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Saxon Britain And King Offa

Saxon helmet found at Sutton Hoo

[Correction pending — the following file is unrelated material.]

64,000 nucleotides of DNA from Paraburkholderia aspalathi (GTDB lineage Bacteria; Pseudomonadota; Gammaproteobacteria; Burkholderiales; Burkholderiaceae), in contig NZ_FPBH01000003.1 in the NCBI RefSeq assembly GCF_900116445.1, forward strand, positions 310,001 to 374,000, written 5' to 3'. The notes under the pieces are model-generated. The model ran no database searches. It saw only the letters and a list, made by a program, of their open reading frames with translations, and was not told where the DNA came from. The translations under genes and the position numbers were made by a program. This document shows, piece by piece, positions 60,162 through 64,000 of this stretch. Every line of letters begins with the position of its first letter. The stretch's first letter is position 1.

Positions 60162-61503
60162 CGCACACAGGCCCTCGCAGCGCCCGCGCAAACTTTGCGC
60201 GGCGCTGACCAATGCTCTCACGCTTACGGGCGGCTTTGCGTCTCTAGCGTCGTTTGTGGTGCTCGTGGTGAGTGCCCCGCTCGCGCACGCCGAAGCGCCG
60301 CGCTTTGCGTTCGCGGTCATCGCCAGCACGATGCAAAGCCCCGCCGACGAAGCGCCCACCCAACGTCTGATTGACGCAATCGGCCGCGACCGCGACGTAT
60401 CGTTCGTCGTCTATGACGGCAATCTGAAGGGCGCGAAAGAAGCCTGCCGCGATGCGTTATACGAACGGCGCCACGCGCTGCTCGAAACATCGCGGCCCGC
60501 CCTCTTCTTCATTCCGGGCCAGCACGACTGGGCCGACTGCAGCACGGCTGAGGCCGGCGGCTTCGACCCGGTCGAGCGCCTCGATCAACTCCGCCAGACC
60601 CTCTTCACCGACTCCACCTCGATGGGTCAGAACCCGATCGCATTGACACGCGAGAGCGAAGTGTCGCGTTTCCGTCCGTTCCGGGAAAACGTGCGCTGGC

With the Roman's departure from Britain, Germanic migrants began to follow Hengest and Horsa's semi-mythic mercenaries into the country. Friesians moved into Kent, "South Saxons" colonised the Channel coast and Angles the eastern part of England. This was a chaotic time and there is very little firm evidence to give a picture of what happened. Myths and legends have evolved to fill the gap. Geoffrey of Monmouth published a fanciful forgery in 1140 which listed many imaginary ancient English kings, such as Gogmagog, Lear and Gorboduc. This work flattered England with an ancient and august history, and from it Arthurian romances developed (see The Creation of Scotland by Hugh Trevor Roper P11). If King Arthur had any basis at all in history, then he would have been a leader during the time of the Saxon invasion. Norman Davies in The Isles suggests that while the Anglo Saxon Chronicles do not talk of Anglo Saxon defeats, there is evidence of a petering out of victories in the period 515 to 550. There might have been a battle, known as the Battle of Mount Badon, in the West Country some time around the year 500, won by the Britons. Only conjecture is possible but perhaps a Celtic chieftain led resistance during this time, and perhaps the legend of Arthur has at least a glancing link to his identity. More likely Celtic Britain needed a mythic hero to help stiffen their resolve, a kind of Superman who would come to their aid. Interestingly the story of Arthur isn't the only one to come out of this turbulent time. On the South West coast of Cornwall near Marazion, St Michael's Mount is a further beautiful and emotive reminder of a desperate Celtish struggle. In 495, at a time when Cornwall was trying to hold out against the Saxons, the arch angel St Michael is supposed to have been spotted by some passing fishermen high up on a ledge of rock on what is now St Michael's Mount. The Mount was dedicated to the apparition, and became a place of pilgrimage. Perhaps the people of Cornwall felt they needed some supernatural help at this time, and let tales of an apparition, and of warrior kings fulfill their need.